In January 2017, Robert Love was awarded a Member (AM) in the General Division of the Order of Australia for “significant service to the performing arts, particularly in Western Sydney, as an administrator, and as a supporter of independent artists”.[13]

Riverside Theatres has now come to be recognised as Western Sydney’s premier performing arts centre. Riverside delivers more than 1,000 well-attended events per year, catering to a range of groups and interests – from large-scale musical productions to stand-up comedy acts, drama, ballet and contemporary dance. The venue is also used for cultural presentations, specialist talks and corporate events.[14]

Details of ‘Stolen’, a production being staged at Riverside Theatres in 2018. Source: National Theatre of Parramatta brochure, 2017

The Riverside Theatres has also supported the development of new organisations including FORM Dance Project, Beyond the Square and Dance Makers Collective.

In 2015, the National Theatre of Parramatta, Riverside Theatres’ resident professional company was launched. The company is creating work in Western Sydney that resonates with and reflects the community.[15]

Riverside itself continues to be supported by an engaged and dedicated group of community volunteers, the ‘Friends’.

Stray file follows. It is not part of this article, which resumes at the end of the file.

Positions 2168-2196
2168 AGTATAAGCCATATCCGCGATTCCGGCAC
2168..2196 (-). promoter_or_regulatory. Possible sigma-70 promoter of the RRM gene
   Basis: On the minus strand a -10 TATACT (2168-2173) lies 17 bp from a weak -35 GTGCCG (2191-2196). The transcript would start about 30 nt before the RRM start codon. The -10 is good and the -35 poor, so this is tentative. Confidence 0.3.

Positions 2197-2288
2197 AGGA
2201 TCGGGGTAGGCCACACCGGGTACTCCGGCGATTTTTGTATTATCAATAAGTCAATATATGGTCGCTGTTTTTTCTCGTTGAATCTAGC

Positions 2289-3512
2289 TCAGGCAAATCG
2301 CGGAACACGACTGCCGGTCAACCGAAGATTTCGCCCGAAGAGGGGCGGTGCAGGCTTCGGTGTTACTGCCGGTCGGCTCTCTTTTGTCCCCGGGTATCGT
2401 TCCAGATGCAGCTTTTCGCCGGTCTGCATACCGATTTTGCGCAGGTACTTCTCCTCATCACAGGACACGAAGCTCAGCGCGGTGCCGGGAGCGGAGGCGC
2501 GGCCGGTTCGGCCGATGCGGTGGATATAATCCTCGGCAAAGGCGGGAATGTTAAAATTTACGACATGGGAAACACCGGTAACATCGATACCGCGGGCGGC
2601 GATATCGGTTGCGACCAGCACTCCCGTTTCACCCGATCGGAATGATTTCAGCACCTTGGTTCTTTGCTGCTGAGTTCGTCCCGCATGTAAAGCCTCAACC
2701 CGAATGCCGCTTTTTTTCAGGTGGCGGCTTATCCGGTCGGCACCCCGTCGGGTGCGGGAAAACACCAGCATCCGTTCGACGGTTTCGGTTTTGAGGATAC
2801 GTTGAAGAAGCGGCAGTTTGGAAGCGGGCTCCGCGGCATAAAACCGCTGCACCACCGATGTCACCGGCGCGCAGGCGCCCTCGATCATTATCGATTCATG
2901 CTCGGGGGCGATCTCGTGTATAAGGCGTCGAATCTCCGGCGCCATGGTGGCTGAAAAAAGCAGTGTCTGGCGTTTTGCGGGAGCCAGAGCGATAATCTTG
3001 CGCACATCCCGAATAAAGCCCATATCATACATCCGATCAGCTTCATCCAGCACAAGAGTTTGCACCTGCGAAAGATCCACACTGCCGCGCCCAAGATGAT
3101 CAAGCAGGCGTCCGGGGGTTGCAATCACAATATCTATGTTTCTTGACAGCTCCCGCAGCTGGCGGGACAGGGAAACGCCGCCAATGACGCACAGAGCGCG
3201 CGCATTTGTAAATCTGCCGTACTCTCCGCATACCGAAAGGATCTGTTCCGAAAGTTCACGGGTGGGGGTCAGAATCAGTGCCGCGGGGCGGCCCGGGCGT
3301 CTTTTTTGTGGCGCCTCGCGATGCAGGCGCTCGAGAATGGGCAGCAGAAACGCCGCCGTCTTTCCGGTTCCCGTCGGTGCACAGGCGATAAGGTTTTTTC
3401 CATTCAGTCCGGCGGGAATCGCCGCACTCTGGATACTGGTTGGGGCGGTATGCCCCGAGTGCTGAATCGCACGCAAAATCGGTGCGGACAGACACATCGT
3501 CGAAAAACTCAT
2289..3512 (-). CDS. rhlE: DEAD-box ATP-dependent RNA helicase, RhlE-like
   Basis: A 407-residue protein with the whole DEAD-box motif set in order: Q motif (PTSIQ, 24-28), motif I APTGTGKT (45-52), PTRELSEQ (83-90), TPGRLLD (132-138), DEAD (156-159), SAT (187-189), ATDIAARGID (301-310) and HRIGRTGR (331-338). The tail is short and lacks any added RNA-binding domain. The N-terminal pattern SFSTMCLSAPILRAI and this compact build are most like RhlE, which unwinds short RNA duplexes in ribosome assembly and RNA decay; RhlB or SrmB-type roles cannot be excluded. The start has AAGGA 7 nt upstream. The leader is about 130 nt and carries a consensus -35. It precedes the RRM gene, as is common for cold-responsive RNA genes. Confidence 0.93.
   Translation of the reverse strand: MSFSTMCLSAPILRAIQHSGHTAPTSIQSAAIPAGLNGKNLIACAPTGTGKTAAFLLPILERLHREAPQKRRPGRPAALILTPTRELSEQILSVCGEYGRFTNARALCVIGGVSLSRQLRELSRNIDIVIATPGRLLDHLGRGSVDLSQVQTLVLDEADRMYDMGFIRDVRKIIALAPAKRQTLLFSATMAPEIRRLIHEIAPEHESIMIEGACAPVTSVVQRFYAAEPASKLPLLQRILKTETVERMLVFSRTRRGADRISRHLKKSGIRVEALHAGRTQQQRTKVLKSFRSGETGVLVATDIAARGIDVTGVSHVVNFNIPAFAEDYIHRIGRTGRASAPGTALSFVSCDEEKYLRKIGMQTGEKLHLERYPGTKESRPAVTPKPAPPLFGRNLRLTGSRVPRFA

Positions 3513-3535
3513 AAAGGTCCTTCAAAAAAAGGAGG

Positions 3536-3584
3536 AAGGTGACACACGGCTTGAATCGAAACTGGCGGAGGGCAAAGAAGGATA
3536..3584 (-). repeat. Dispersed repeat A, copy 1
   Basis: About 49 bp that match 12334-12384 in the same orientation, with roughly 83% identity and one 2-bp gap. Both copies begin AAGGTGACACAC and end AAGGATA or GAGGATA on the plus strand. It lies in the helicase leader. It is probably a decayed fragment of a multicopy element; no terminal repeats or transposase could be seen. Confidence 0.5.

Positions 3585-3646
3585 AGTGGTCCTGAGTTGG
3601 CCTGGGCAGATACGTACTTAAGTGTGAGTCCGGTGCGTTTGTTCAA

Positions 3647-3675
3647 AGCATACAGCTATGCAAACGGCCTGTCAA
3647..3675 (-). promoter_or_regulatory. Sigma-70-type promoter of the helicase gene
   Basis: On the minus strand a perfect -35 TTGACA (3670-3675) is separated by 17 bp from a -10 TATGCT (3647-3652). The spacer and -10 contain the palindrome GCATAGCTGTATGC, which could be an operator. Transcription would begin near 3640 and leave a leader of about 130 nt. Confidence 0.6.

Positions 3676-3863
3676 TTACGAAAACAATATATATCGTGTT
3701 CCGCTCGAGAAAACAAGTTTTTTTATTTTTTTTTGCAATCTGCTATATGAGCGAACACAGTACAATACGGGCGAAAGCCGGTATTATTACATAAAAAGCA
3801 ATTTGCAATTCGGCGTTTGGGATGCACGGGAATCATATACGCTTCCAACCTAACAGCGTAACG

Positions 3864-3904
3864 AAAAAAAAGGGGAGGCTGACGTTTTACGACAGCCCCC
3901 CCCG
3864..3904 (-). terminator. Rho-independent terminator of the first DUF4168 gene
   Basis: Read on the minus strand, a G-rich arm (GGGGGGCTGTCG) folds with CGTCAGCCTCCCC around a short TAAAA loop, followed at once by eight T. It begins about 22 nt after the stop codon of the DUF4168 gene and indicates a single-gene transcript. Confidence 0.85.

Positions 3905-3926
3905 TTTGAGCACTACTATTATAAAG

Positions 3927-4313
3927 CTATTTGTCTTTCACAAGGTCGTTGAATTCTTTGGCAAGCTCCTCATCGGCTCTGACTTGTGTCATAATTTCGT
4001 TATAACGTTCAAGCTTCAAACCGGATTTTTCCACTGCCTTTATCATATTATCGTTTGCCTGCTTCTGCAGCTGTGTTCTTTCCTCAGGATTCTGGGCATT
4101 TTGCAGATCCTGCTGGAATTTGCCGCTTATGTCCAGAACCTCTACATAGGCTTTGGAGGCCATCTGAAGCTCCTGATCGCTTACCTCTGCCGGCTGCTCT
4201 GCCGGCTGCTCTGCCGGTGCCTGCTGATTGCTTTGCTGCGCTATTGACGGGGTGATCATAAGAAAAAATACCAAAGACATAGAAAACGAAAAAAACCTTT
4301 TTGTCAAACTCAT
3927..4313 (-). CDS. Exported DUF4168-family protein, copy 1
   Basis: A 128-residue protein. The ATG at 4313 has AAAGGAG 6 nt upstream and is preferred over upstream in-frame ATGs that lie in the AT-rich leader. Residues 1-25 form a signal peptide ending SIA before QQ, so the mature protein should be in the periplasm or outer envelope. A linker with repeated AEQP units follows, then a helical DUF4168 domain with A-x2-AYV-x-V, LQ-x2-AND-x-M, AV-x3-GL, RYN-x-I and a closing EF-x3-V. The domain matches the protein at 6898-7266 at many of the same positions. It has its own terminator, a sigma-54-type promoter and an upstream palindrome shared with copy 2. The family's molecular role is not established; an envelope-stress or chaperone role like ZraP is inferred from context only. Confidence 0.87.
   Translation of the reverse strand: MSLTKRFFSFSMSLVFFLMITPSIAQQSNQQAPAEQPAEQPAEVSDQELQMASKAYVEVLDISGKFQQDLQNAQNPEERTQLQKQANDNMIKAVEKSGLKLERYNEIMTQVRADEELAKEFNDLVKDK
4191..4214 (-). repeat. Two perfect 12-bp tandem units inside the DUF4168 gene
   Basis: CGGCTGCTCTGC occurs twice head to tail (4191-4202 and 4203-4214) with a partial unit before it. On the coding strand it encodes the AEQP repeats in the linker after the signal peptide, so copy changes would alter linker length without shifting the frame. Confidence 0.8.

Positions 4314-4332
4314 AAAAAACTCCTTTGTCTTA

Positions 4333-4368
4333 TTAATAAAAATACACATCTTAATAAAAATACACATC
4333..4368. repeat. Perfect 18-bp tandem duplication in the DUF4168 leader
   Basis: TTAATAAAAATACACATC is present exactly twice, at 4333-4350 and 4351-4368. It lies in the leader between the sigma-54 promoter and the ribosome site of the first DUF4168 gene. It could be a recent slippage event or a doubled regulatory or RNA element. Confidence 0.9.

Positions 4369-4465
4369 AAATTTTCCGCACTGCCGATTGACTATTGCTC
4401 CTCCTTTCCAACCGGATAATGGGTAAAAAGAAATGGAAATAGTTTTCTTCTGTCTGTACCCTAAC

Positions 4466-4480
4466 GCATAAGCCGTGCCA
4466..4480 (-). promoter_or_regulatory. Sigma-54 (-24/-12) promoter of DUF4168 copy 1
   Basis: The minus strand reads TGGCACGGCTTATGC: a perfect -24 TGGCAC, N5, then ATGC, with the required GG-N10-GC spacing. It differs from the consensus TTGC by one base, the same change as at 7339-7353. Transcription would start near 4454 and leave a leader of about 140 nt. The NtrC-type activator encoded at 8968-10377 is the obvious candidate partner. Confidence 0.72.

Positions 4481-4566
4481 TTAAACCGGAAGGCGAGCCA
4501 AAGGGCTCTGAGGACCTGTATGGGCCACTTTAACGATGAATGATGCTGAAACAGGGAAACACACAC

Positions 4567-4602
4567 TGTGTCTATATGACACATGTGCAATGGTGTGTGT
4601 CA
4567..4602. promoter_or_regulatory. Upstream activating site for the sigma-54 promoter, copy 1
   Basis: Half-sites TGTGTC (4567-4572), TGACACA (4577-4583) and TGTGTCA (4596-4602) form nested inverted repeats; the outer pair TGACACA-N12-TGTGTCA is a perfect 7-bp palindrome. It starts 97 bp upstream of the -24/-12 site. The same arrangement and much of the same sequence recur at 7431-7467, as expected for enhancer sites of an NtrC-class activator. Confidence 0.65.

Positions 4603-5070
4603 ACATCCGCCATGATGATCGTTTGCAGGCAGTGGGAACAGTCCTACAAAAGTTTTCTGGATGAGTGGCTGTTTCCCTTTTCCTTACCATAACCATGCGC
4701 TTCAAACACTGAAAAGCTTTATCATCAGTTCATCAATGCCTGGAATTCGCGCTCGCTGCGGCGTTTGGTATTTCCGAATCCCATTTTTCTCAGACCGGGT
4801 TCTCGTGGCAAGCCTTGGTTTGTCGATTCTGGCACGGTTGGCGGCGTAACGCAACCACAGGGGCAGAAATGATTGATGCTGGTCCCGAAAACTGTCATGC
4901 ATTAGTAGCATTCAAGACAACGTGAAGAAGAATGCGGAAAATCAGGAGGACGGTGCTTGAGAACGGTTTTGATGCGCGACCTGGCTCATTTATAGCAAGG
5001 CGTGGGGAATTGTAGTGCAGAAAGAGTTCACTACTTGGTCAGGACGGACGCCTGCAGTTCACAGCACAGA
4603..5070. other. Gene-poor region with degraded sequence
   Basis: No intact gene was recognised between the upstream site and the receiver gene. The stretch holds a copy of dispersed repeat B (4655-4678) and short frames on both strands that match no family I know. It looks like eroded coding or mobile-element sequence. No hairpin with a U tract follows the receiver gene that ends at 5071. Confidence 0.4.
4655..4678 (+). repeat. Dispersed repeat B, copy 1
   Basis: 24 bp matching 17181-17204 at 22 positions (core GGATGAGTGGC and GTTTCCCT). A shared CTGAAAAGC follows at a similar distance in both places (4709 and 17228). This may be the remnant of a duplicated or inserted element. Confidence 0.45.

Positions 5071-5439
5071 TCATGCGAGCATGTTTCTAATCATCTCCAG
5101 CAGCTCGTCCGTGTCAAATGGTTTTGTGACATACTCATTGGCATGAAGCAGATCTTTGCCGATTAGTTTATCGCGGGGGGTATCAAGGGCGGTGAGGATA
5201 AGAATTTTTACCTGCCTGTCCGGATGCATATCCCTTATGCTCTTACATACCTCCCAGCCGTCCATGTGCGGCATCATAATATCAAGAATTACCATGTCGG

Robert Love AM announces the launch of the National Theatre of Parramatta, 2015. Source: Riverside Theatres website

Over coming years, Riverside Theatres aims to reimagine and develop into a new cultural venue which, while retaining it’s valued core identity,“creates more possibilities for audiences, artists and communities to share and participate in the cultural life of our City”[16].

This revitalisation will follow the continuum of the site as a place for gathering by the river for recreation, connecting with community, and creating and sharing stories.

Artist’s impression of the redeveloped Riverside Theatres. Source: City of Parramatta Council. (2017). ‘Culture and our City: A Cultural Plan for Parramatta’s CBD: 2017-2022